In How the West Was Lost, the New York Times best-selling author Dambisa Moyo offers a bold account of the decline of the economic supremacy of the West. She examines how the West's flawed financial decisions and blinkered political and military choices have resulted in an economic and geopolitical seesaw that is now poised to tip in favor of the emerging world. As Western economies hover on the brink of recession, emerging economies post double-digit growth rates. And whereas in the past, emerging economies lived and died by America's economic performance, now they look to other emerging countries to buy their goods and fuel their success.
Formerly a consultant for the World Bank and an investment banker specializing in emerging markets at Goldman Sachs, Moyo daringly claims that the West can no longer afford to simply regard the up-and-comers as menacing gate-crashers. How the West Was Lost reveals not only the economic myopia of the West but also the radical solutions that it needs to adopt in order to assert itself as a global economic power once again.
First of all I am extremely disappointed with this book. The author has impressive credentials and Dead Aid is on my reading list. However, this book is at best Fluffy Metaphor and seems at times to be the ramblings of someone who took a first year economics or MBA course and decided to impart the little they did learn In this rather brief book. The book does start out impressively looking at factors in both the US and China and then there is the slow slides down, down, down to her 5 scenarios.
Really, I don’t need a first year economics course. I was looking for a more topical discussion of the US and Chinese economies, and this was just not the book it was advertised to be. I expected more and got nothing In return.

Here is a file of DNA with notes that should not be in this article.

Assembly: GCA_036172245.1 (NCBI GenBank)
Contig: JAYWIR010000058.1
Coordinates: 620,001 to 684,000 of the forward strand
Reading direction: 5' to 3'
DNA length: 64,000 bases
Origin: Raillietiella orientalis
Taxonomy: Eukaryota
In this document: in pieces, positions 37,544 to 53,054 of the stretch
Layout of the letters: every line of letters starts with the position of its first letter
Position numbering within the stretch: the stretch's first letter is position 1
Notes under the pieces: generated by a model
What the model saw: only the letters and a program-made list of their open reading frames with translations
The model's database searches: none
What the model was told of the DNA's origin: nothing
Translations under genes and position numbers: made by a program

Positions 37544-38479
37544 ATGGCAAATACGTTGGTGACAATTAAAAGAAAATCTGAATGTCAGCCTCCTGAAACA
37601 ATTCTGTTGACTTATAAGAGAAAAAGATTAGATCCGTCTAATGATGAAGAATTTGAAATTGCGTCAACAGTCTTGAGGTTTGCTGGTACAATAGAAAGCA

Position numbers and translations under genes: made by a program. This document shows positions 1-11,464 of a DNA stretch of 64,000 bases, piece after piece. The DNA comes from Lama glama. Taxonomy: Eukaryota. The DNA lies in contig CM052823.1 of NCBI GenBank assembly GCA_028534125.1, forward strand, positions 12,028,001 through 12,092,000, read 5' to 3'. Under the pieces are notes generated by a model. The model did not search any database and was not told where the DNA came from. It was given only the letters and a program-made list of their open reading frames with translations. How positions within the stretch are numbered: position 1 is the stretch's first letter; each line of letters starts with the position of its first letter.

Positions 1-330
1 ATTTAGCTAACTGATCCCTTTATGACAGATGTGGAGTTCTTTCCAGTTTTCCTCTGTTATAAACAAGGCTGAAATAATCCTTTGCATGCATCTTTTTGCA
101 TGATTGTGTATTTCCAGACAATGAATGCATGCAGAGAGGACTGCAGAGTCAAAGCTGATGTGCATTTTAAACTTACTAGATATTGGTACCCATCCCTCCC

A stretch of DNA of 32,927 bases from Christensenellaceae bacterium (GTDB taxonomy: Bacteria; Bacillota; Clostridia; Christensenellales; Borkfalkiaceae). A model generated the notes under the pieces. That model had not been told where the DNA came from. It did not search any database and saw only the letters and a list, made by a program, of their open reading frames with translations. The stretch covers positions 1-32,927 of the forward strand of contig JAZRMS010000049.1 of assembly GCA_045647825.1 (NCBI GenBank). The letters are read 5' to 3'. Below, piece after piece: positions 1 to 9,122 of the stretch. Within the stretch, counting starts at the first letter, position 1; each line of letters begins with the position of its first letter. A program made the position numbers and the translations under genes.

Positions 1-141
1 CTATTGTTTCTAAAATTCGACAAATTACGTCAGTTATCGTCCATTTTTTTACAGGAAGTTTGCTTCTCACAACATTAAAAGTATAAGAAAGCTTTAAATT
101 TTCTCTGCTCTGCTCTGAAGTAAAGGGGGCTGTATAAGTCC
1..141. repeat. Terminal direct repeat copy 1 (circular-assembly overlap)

Peter Navarro's Coming China War is much better. Skip this book.
30 of 35 people found this review helpful
This book was really disappointing. I bought it because I had seen Moyo speak quite intelligently on aid to Africa. However, this work aimlessly wanders from topic to topic, making poorly thought out arguments with only two common themes:
1. The West is wrong, and "The Rest" are right.
2. More state involvement is the answer.
The book pretty much ignores the overall historical trend, which has been that The West has gained more state involvement in everything and The East has rolled back its state involvement (most notably in recent times, China). It also doesn't bring any new ideas or information to the table. It just re-hashes the same tired statistics that Chinese students spend longer in school, graduate university in greater numbers, etc etc.
In addition to not addressing this stark problem with its main thesis (see two points above), the book makes a number of wacky and self-contradictory factual claims, which further supported the idea for me that the author just wasn't thinking when she wrote it. The book seems to claim that:
- Hyperinflation in the Weimar Republic was caused by "the market running roughshod"
- Street lights in the US and UK are privately funded, unlike in continental Europe and Scandinavia
- No one could have predicted the 2008 financial crisis, despite mentioning that Ron Paul did a few pages later
- The 2008 financial crisis was caused by "the market running roughshod", despite spending a whole chapter explaining the bad government policies that caused it
2 of 3 people found this review helpful